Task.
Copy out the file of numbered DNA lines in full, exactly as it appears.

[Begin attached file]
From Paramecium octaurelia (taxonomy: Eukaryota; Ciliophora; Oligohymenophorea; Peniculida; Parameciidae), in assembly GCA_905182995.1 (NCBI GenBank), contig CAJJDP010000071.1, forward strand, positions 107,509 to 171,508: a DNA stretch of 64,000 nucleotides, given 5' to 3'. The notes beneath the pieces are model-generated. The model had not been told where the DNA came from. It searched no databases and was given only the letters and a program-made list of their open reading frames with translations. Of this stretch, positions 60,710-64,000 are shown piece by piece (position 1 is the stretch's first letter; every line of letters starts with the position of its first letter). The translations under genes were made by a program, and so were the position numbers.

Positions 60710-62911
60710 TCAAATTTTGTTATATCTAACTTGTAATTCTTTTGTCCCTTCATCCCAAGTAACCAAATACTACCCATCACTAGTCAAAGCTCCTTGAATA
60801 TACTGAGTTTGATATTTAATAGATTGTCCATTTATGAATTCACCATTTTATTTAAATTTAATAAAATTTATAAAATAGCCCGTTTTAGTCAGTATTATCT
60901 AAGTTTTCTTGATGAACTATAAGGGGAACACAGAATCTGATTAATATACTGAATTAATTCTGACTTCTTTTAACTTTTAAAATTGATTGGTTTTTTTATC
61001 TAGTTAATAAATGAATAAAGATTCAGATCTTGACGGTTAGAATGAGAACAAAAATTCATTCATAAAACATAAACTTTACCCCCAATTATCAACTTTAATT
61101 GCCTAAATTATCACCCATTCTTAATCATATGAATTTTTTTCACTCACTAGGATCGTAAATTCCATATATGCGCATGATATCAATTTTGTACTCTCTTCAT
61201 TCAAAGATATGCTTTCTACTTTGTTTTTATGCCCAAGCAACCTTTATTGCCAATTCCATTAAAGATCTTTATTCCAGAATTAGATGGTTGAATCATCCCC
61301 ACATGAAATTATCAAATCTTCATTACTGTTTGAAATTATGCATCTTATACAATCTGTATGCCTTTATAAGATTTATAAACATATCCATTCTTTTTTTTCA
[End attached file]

From Paramecium octaurelia (taxonomy: Eukaryota; Ciliophora; Oligohymenophorea; Peniculida; Parameciidae), in assembly GCA_905182995.1 (NCBI GenBank), contig CAJJDP010000071.1, forward strand, positions 107,509 to 171,508: a DNA stretch of 64,000 nucleotides, given 5' to 3'. The notes beneath the pieces are model-generated. The model had not been told where the DNA came from. It searched no databases and was given only the letters and a program-made list of their open reading frames with translations. Of this stretch, positions 60,710-64,000 are shown piece by piece (position 1 is the stretch's first letter; every line of letters starts with the position of its first letter). The translations under genes were made by a program, and so were the position numbers.

Positions 60710-62911
60710 TCAAATTTTGTTATATCTAACTTGTAATTCTTTTGTCCCTTCATCCCAAGTAACCAAATACTACCCATCACTAGTCAAAGCTCCTTGAATA
60801 TACTGAGTTTGATATTTAATAGATTGTCCATTTATGAATTCACCATTTTATTTAAATTTAATAAAATTTATAAAATAGCCCGTTTTAGTCAGTATTATCT
60901 AAGTTTTCTTGATGAACTATAAGGGGAACACAGAATCTGATTAATATACTGAATTAATTCTGACTTCTTTTAACTTTTAAAATTGATTGGTTTTTTTATC
61001 TAGTTAATAAATGAATAAAGATTCAGATCTTGACGGTTAGAATGAGAACAAAAATTCATTCATAAAACATAAACTTTACCCCCAATTATCAACTTTAATT
61101 GCCTAAATTATCACCCATTCTTAATCATATGAATTTTTTTCACTCACTAGGATCGTAAATTCCATATATGCGCATGATATCAATTTTGTACTCTCTTCAT
61201 TCAAAGATATGCTTTCTACTTTGTTTTTATGCCCAAGCAACCTTTATTGCCAATTCCATTAAAGATCTTTATTCCAGAATTAGATGGTTGAATCATCCCC
61301 ACATGAAATTATCAAATCTTCATTACTGTTTGAAATTATGCATCTTATACAATCTGTATGCCTTTATAAGATTTATAAACATATCCATTCTTTTTTTTCA